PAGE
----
6. John Smith 19 Gold badge
    Unhappy

    So that's what it takes to get a senior ex spook to tell the truth.

    Take their security clearance and kill their consultancy business.

    Useful to know.

    I rather doubt we'd be hearing from him if this didn't happen first though.

    As for lawyers...

    No lawyer wants to learn about technology. It would hinder their ability to spout such utter bu***hit with a straight face.

    1. SolidSquid

      Re: So that's what it takes to get a senior ex spook to tell the truth.

      It's not an ethics violation if you repeat lies someone told to you, only if you lie yourself. Carefully crafted ignorance can be a very valuable asset for a lawyer in the right fields

  7. Michael H.F. Wilkinson Silver badge

    The man is absolutely right!

    As I tell my students over and over again: adding hay doesn't make finding needles any easier. Getting a big magnet by contrast, does. We can only hope the powers that be listen, but I am not holding my breath.

    1. Anonymous Coward
      Anonymous Coward

      Re: The man is absolutely right!

      Burn all the hay, sweep the ash with a giant magnet. Not sure what that analogy translates to in the real world.

      1. SolidSquid

        Re: The man is absolutely right!

        Better data parsing to make extracting the important information easier basically. Which is something they still haven't managed to with the *existing* data loads, so I don't know how they expect to manage it with larger ones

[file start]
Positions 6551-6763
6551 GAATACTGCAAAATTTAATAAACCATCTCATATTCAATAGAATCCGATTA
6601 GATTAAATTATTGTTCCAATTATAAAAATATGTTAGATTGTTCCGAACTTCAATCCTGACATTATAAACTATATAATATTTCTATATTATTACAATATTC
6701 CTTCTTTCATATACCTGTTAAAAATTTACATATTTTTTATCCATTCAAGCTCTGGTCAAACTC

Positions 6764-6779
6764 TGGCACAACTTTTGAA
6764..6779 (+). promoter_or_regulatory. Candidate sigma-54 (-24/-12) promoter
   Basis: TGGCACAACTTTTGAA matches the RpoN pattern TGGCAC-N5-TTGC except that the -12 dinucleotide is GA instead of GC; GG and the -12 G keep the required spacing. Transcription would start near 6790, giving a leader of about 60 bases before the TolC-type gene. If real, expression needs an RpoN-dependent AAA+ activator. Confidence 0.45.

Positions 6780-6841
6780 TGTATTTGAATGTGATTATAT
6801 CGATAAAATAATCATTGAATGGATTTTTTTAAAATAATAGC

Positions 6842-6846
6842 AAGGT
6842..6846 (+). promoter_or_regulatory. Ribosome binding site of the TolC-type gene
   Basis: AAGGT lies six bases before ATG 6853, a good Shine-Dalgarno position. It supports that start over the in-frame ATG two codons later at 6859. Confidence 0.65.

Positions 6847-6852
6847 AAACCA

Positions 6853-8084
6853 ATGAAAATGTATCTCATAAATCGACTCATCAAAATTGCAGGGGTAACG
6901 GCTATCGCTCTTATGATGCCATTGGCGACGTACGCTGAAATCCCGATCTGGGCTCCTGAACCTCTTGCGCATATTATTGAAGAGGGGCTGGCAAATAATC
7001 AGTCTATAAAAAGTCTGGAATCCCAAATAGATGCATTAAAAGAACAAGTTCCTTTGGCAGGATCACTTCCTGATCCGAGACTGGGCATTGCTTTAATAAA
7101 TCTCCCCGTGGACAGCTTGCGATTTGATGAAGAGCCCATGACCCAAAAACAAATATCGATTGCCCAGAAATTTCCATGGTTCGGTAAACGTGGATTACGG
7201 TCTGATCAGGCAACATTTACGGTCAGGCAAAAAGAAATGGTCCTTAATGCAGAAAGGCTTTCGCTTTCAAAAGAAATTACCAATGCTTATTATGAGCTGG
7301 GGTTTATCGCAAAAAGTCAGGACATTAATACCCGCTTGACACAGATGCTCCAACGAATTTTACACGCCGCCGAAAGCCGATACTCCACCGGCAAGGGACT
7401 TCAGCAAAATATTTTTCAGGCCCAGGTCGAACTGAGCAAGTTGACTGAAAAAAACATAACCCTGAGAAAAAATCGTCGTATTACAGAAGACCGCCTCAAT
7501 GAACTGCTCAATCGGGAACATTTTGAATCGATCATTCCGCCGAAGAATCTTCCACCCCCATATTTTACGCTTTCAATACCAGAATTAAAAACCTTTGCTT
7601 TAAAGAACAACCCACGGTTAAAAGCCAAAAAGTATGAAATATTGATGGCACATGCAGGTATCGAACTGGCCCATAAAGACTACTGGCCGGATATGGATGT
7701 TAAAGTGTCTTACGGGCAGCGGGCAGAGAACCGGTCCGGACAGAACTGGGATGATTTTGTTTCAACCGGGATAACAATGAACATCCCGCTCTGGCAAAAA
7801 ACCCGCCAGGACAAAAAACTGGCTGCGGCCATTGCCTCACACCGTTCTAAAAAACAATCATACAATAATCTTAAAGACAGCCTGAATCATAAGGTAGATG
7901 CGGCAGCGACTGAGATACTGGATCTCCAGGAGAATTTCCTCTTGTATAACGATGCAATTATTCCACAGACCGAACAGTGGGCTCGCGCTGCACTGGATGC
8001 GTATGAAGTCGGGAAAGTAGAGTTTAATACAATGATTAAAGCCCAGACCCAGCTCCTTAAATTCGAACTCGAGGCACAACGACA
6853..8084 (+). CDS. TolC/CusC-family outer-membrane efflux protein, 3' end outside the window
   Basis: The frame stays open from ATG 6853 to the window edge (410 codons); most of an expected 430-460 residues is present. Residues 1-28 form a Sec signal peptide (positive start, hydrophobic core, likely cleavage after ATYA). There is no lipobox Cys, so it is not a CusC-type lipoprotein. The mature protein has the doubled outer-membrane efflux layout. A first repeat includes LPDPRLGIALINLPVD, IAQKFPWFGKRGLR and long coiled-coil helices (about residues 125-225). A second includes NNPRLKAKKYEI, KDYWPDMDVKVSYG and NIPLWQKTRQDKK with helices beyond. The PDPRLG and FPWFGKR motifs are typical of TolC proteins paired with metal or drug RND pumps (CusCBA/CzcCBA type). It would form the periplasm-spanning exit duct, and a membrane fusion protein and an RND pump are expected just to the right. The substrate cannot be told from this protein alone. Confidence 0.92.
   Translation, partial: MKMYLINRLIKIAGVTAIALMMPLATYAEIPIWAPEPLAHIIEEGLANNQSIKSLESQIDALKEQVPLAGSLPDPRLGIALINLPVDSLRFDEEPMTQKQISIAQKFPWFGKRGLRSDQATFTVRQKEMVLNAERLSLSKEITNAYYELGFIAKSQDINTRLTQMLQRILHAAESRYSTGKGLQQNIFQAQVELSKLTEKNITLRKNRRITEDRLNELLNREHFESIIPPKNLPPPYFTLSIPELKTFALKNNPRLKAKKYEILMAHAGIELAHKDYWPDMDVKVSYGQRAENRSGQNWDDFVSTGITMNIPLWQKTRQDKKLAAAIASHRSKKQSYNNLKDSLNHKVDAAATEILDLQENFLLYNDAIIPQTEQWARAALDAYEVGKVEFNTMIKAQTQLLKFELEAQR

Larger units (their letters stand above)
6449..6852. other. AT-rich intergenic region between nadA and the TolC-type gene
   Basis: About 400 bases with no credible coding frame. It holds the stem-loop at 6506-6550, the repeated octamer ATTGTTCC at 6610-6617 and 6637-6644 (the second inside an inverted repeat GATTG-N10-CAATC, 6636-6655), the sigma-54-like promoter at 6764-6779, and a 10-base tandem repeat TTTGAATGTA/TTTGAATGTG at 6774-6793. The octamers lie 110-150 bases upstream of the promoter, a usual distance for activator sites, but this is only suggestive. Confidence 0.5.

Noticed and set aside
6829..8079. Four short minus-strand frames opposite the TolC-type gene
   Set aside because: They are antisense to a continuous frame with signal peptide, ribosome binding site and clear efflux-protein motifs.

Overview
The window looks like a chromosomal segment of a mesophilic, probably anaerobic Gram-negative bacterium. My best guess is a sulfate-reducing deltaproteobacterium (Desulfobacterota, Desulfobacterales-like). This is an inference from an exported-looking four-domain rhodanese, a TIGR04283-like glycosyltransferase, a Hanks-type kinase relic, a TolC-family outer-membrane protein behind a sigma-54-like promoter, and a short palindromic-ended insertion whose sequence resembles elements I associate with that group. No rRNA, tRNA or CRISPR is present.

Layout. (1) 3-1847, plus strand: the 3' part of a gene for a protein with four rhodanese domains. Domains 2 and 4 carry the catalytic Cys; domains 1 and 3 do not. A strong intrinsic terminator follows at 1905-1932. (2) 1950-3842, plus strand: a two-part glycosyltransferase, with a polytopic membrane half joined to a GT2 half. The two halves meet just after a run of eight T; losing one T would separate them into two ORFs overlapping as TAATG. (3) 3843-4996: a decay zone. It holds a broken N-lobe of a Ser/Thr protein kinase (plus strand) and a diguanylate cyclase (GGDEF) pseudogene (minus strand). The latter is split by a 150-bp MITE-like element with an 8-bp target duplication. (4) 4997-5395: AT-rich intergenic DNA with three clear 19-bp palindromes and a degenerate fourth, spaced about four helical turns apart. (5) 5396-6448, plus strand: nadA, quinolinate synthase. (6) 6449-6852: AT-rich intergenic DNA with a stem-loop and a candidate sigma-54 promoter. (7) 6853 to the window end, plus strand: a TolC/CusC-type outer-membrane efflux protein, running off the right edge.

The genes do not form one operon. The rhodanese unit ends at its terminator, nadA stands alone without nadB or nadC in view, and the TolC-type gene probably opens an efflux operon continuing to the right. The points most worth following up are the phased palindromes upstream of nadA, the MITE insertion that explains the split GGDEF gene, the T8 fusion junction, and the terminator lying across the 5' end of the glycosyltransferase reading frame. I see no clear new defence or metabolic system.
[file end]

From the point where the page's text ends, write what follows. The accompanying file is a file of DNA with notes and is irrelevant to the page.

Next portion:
2. Kernel

        Re: The man is absolutely right!

        "Burn all the hay, sweep the ash with a giant magnet. Not sure what that analogy translates to in the real world."

        I am not a metallurgist, but I suspect that a needle is one of those tools that once exposed to a haystack sized fire is no longer particularly fit for purpose.

        A bit like the current level of spook agency performance with regard to terror attacks really, so it is quite an appropriate analogy in this case.

    2. Blofeld's Cat
      Black Helicopters

      Re: The man is absolutely right!

      " ... adding hay doesn't make finding needles any easier ... "

      Presumably they work on the principle that they will scoop up a few more needles with the vast extra quantity of hay. That way they can claim they are doing something when they stumble across a needle.

      I suspect that the needle to hay ratio remains diminishing small, no matter how much hay you collect.